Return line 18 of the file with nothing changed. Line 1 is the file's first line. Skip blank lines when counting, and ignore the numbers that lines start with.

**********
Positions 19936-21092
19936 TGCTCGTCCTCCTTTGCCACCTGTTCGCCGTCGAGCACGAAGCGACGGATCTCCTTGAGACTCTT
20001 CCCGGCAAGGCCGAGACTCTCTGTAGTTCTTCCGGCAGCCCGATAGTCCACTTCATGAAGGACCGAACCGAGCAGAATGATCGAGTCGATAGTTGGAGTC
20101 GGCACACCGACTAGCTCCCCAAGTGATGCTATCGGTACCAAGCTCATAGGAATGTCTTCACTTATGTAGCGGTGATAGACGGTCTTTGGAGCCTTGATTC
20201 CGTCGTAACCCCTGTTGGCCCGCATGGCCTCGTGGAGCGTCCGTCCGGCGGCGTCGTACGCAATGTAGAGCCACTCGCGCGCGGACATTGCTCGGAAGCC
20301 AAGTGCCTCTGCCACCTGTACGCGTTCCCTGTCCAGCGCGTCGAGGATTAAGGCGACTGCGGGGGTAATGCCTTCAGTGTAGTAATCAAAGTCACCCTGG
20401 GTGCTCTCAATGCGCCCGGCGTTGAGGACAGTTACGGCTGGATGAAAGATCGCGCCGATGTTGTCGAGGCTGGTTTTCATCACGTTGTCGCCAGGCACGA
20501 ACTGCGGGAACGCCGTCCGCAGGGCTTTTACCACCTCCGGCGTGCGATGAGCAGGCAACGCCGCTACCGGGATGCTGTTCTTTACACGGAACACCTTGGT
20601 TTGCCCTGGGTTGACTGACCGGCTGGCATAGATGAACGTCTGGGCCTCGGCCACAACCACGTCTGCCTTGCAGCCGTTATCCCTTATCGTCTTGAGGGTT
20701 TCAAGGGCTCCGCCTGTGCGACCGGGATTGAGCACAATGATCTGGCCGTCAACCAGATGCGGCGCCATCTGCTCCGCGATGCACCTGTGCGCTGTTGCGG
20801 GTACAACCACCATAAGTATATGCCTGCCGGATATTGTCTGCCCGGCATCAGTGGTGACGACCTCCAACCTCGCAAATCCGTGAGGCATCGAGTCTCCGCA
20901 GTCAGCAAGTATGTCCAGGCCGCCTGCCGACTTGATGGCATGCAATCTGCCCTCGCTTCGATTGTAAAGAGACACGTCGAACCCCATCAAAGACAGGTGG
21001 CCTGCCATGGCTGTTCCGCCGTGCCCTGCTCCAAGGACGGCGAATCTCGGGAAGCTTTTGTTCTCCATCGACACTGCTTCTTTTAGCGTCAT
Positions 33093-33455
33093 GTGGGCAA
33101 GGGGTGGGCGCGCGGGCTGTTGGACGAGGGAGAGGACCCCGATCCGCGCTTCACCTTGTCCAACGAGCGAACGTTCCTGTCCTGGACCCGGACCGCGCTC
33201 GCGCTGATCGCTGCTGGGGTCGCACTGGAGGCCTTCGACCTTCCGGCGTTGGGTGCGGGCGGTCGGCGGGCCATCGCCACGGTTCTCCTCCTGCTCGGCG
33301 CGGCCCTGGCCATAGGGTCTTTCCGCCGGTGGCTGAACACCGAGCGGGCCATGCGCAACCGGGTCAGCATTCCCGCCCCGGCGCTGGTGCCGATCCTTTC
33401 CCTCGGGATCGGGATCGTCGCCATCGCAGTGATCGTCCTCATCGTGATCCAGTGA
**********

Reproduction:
33301 CGGCCCTGGCCATAGGGTCTTTCCGCCGGTGGCTGAACACCGAGCGGGCCATGCGCAACCGGGTCAGCATTCCCGCCCCGGCGCTGGTGCCGATCCTTTC